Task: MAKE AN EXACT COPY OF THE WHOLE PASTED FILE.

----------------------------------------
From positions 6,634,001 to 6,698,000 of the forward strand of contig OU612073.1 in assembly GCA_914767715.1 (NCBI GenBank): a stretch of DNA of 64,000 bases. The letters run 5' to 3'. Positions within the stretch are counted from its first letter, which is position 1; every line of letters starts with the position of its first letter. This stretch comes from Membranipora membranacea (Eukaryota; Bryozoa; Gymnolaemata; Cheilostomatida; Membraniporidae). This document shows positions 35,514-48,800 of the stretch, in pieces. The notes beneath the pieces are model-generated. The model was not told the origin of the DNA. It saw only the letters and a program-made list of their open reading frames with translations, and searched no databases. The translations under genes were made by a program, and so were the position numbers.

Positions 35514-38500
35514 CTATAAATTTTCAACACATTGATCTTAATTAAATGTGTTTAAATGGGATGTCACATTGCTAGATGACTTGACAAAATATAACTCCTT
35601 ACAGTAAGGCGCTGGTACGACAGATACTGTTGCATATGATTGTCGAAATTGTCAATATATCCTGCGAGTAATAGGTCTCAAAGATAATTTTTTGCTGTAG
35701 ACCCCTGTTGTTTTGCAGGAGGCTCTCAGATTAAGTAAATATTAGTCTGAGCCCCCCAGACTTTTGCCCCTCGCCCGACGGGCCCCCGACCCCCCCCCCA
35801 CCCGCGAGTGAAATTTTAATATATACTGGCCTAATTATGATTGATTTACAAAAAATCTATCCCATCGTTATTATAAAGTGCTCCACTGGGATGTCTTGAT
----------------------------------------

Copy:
From positions 6,634,001 to 6,698,000 of the forward strand of contig OU612073.1 in assembly GCA_914767715.1 (NCBI GenBank): a stretch of DNA of 64,000 bases. The letters run 5' to 3'. Positions within the stretch are counted from its first letter, which is position 1; every line of letters starts with the position of its first letter. This stretch comes from Membranipora membranacea (Eukaryota; Bryozoa; Gymnolaemata; Cheilostomatida; Membraniporidae). This document shows positions 35,514-48,800 of the stretch, in pieces. The notes beneath the pieces are model-generated. The model was not told the origin of the DNA. It saw only the letters and a program-made list of their open reading frames with translations, and searched no databases. The translations under genes were made by a program, and so were the position numbers.

Positions 35514-38500
35514 CTATAAATTTTCAACACATTGATCTTAATTAAATGTGTTTAAATGGGATGTCACATTGCTAGATGACTTGACAAAATATAACTCCTT
35601 ACAGTAAGGCGCTGGTACGACAGATACTGTTGCATATGATTGTCGAAATTGTCAATATATCCTGCGAGTAATAGGTCTCAAAGATAATTTTTTGCTGTAG
35701 ACCCCTGTTGTTTTGCAGGAGGCTCTCAGATTAAGTAAATATTAGTCTGAGCCCCCCAGACTTTTGCCCCTCGCCCGACGGGCCCCCGACCCCCCCCCCA
35801 CCCGCGAGTGAAATTTTAATATATACTGGCCTAATTATGATTGATTTACAAAAAATCTATCCCATCGTTATTATAAAGTGCTCCACTGGGATGTCTTGAT